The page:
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Herdelin v. Sherlock

A-4357-08T2 (N.J. Super. App. Div. 2009) (Unpublished)

FORECLOSURES; MORTGAGES — Where a mortgagee delays a foreclosure sale, it cannot claim that it should have paid the judgment rate interest under the court rules instead of the higher default interest rate under its mortgage between the time a court issues a summary judgment and when the final judgment of foreclosure was issued.

Property owners executed a note and a mortgage with an interest rate of 11 percent. The note gave owners two extension options provided they paid an extension fee. They paid one year of interest in advance but made no payments thereafter. As a result, the lender instituted a foreclosure action. The borrower contested the action and also filed a complaint in United States District Court seeking to rescind the mortgage.

The lower court granted summary judgment to the lender but ordered that there would be no execution on a final judgment pending resolution of the federal action. After the federal case was dismissed, the lower court vacated its prior order and, approximately three and a half years later, a final foreclosure judgment was entered. The judgment included an award for an extension fee due under the option provision of the note and administrative expenses in connection thereof. The owners then filed a motion to vacate the judgment, claiming that the lender fraudulently misrepresented the amount due by purposely delaying entry of final judgment so that the very high contract rate of interest could continue to accumulate on the outstanding note. The Court denied the owners’ motion, holding they had been attempting to delay the matter from the beginning. The owners also claimed that the lender fraudulently obtained the extension and administrative fees by unlawfully exercising the extension option. The Court denied that motion as well, claiming there was insufficient proof of fraud. The owners appealed.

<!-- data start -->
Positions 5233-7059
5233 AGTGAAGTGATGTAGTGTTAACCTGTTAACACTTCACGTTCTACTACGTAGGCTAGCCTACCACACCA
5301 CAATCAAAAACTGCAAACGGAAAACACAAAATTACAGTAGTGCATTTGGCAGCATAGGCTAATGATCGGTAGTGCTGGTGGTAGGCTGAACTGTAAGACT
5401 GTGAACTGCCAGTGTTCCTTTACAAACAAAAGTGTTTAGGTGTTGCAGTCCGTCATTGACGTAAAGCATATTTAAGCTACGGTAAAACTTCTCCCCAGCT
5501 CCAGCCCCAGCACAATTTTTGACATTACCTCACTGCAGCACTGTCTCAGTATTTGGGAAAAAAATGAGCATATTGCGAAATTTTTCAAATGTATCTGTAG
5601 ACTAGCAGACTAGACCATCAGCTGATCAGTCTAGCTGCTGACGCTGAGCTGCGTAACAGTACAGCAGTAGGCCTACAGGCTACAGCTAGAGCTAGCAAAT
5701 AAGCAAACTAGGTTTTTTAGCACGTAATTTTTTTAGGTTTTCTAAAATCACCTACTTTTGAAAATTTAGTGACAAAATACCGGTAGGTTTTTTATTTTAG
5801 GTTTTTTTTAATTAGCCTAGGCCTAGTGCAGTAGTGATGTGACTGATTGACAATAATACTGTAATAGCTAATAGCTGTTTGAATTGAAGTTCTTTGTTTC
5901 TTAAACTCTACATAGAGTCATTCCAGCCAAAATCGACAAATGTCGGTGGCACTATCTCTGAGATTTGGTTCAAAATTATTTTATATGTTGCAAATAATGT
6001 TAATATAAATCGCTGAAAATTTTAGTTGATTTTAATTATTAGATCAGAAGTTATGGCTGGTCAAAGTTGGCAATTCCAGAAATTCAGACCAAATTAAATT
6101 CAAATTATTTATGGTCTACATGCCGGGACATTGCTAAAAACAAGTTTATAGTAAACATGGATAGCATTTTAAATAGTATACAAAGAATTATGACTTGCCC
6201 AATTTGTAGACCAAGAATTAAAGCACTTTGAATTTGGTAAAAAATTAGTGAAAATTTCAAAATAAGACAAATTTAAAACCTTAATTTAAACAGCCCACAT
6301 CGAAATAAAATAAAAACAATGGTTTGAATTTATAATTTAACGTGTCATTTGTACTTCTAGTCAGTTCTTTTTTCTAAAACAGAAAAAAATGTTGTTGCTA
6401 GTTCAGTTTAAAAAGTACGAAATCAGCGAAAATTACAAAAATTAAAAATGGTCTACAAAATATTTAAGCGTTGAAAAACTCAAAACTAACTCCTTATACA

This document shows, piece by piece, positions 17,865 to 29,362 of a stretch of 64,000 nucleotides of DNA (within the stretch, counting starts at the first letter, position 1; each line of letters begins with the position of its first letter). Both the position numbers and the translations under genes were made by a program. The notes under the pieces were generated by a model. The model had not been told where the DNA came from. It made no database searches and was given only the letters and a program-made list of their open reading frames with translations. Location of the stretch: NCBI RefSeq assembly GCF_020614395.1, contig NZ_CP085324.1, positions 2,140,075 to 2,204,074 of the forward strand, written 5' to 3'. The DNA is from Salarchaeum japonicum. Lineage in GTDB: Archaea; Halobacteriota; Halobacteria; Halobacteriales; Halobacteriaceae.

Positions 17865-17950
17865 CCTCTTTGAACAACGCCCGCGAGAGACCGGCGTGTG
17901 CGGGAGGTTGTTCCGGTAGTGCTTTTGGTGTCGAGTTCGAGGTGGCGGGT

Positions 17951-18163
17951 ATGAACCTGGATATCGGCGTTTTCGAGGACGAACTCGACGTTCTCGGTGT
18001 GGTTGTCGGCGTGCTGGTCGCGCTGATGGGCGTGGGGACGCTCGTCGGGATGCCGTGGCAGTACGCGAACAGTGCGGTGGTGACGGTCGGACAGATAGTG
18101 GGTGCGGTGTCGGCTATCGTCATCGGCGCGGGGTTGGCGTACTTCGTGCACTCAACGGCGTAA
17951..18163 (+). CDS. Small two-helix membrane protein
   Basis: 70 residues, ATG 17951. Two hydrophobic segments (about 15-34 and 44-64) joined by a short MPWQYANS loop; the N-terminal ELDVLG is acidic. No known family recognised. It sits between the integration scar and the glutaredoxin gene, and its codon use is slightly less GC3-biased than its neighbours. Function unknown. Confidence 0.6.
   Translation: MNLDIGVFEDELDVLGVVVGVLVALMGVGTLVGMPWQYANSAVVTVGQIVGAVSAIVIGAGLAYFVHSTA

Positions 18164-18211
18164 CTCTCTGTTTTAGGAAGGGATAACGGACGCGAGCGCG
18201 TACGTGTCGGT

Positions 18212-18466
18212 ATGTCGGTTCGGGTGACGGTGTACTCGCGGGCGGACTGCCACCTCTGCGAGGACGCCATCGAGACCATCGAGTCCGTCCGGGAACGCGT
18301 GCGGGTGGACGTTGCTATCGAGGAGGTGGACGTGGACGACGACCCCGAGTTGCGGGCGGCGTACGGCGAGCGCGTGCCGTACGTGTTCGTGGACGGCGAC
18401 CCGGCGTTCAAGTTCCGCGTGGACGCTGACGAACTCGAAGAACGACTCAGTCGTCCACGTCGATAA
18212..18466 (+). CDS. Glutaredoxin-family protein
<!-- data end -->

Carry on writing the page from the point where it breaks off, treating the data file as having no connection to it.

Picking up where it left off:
The Appellate Division agreed with the lower court that the facts did not establish that the lender unreasonably delayed the matter in order to collect interest at 11 percent instead of at the judgment rate interest. Instead, it found that the lender acted promptly, and that the owners contributed to the delay. As to the extension and administrative fees, it also agreed with the lower court that the facts did not establish fraudulent conduct on the part of the lender. However, it disagreed with the lower court’s determination that the facts did not establish a misrepresentation or other misconduct by the lender. The note clearly stated that only the owners had the right to exercise the option to extend, which did not occur here. Once the owners’ defaulted, the option was no longer available. Accordingly, the lender was not entitled to an award for extension or administrative fees related to the extension. Thus, the order denying the motion to vacate the final judgment of foreclosure was reversed, the sheriff’s sale was set aside, and the matter was remanded for entry of an amended judgment consistent with this opinion.


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